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Dubar v. Ditech Financial LLC

United States District Court, E.D. North Carolina, Southern Division

September 22, 2017

MARIAN DUBAR, Plaintiff,
v.
DITECH FINANCIAL LLC f/k/a GREEN TREE SERVICING; and NODELL, GLASS & HASKELL LLP, Defendants.

          ORDER

          W. EARL BRITT SENIOR U.S. DISTRICT JUDGE

         This matter is before the court on Ditech Financial LLC's (“defendant”) motion to dismiss this action based on lack of subject matter jurisdiction pursuant to Federal Rule of Civil Procedure 12(b)(1) and for failure to state a claim pursuant to Federal Rule of Civil Procedure 12(b)(6). (DE # 16.) Plaintiff has filed a response in opposition to the motion. (DE # 19.) Defendant has not filed a reply, and the time within which to do so has expired.

         Plaintiff's complaint, (DE # 7), appears to be related to a foreclosure proceeding regarding property formerly owned by plaintiff's father, and perhaps now owned by plaintiff. According to documents filed in the foreclosure proceeding, the amount owed on a mortgage of the property was $53, 489.28 as of 13 April 2014. (DE # 19, Ex. K.) On 16 March 2017, defendant Nodell, Glass & Haskell LLP, on behalf of defendant, provided documentation to plaintiff indicating the payoff amount was $67, 866.32. (DE # 7-1.)

         Plaintiff, a pro se litigant, alleges that the payoff amount provided in March 2017 is incorrect. (See Compl., at 4.) At a foreclosing proceeding on 14 September 2016, she claims that she was provided a payoff total between $42, 250 and $56, 000 and secured a loan based on that information. (Id.) She asserts, “At this time, all action should cease and desist until we can obtain accurate figures with documentation with full explanation . . . .” (Id.)

         In her response to defendant's motion to dismiss, she claims that defendants conspired to initiate a wrongful foreclosure proceeding. (DE # 19, at 1.) She alleges that they used a counterfeit mortgage instrument to obtain a default judgment on the property, an action which she says violates criminal statute 18 U.S.C. § 474. (Id. at 2.)

         The court considers defendant's challenge this court's subject matter jurisdiction. Pursuant to 28 U.S.C. § 1331, a federal court possesses original jurisdiction over a civil action arising under federal law. Cases arise under federal law “‘when federal law creates the cause of action asserted, '” or when a “state-law claim [has] a ‘federal issue' [that] is ‘(1) necessarily raised, (2) actually disputed, (3) substantial, and (4) capable of resolution in federal court without disrupting the federal-state balance approved by Congress.'” Commonwealth of Virginia ex rel. Hunter Labs., L.L.C. v. Commonwealth, 828 F.3d 281, 287 (4th Cir. 2016) (quoting Gunn v. Minton, 568 U.S. 251, 257-58 (2013)). This court also possesses original jurisdiction pursuant to 28 U.S.C. § 1332(a) if the civil action has an amount in controversy exceeding $75, 000, exclusive of interest and costs, and is between citizens of different states. “In order to establish diversity jurisdiction, the parties must be completely diverse; none of the plaintiffs may share citizenship with any of the defendants.” Owens-Illinois, Inc. v. Meade, 186 F.3d 435, 440 (4th Cir. 1999). The burden of proving subject matter jurisdiction in response to a Rule 12(b)(1) motion to dismiss is on the plaintiff, the party asserting jurisdiction. Williams v. United States, 50 F.3d 299, 304 (4th Cir. 1995).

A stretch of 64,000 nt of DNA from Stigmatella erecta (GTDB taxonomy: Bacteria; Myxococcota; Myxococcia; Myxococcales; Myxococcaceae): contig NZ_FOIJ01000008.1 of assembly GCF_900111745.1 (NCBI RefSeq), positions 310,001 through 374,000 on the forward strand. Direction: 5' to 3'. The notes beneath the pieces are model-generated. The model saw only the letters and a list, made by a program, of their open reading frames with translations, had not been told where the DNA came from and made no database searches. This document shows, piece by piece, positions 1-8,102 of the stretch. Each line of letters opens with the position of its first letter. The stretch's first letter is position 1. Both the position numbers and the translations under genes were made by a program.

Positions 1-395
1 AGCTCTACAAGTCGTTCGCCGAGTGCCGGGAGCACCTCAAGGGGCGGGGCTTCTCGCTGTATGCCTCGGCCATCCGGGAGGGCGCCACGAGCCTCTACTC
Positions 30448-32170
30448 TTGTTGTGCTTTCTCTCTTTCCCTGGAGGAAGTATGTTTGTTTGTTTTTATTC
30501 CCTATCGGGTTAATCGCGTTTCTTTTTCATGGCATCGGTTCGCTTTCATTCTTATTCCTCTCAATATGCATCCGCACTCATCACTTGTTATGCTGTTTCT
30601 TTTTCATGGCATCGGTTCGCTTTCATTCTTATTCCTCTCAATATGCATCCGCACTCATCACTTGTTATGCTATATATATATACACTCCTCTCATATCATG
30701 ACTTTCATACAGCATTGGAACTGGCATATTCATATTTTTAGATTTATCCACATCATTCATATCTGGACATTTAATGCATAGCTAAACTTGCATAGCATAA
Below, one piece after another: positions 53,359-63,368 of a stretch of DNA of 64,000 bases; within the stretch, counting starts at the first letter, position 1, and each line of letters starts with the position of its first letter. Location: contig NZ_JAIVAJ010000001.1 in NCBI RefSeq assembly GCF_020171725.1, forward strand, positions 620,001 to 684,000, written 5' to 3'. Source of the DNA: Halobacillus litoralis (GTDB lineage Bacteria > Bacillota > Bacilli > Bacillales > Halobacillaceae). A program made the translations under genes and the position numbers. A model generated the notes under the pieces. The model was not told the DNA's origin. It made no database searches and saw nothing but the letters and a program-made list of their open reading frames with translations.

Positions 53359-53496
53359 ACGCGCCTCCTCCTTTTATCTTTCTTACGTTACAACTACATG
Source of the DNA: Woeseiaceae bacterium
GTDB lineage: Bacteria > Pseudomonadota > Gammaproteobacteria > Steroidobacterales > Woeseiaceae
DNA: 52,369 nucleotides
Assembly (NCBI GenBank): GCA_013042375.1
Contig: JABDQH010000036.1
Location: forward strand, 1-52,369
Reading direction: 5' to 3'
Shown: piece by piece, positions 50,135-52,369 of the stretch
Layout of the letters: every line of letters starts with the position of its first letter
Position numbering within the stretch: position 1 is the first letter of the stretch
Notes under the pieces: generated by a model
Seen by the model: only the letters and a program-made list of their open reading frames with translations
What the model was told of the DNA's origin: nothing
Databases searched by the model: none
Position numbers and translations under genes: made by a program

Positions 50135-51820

This court lacks federal question jurisdiction over plaintiff's claims. In her complaint, plaintiff asserts that this court has federal question jurisdiction. (DE # 7, at 3.) However, plaintiff did not provide any statutory basis or other explanation for this assertion. (See id.) Later, in her response to the motion to dismiss, plaintiff alleges that defendants violated a federal statute, 18 U.S.C. § 474. However, that statute is a criminal statute. Consequently, the statute is inapplicable to this civil action and does not provide a ground for invoking subject matter jurisdiction. See, e.g., Sanderlin v. Hutchens, Senter & Britton, P.A., 783 F.Supp.2d 798, 801 n.1 (W.D. N.C. 2011) (determining that 18 U.S.C. § 474 was “insufficient to invoke subject matter jurisdiction” in a civil action disputing a foreclosure); Vogler v. Countrywide Home Loans, Inc., No. 1:10CV370, 2010 WL 3394034, at *9 (M.D. N.C. Aug. 26, 2010) (memorandum and recommendation) (finding 18 U.S.C. § 474 “completely irrelevant” to plaintiff's foreclosure dispute and dismissing the claim), adopted (M.D. N.C. Sept. 29, 2010). Further, the payoff amount dispute, if anything, is a state-law foreclosure dispute, and generally “federal courts do not interfere in state court foreclosure proceedings.” Houey v. Carolina First Bank, 890 F.Supp.2d 611, 620 (W.D. N.C. 2012); see also Arnold v. Waterfield Mortg. Co., 966 F.Supp. 387, 389 (D. Md. 1996) (“[T]his Court should refrain from interfering in a state foreclosure proceeding.”), aff'd, 116 F.3d 472 (4th Cir. 1997). Plaintiff's complaint does not raise sufficient federal issues, so federal question jurisdiction is not triggered.

         Plaintiff's complaint also does not invoke diversity jurisdiction. Plaintiff states in her complaint that she is a North Carolina resident. (DE # 7, at 3.) However, the complaint also states that defendant Nodell, Glass & Haskell LLP is located in Raleigh, North Carolina. (Id. at 2.) Thus, the parties to this action share citizenship and fail to meet the requirements for diversity jurisdiction. Therefore, plaintiff does not satisfy her to burden of proving subject matter jurisdiction. Due to this conclusion, the court does not reach the issue of whether plaintiff has failed to state a claim under Rule 12(b)(6).

         Accordingly, defendant's motion to dismiss is GRANTED, and this case ...


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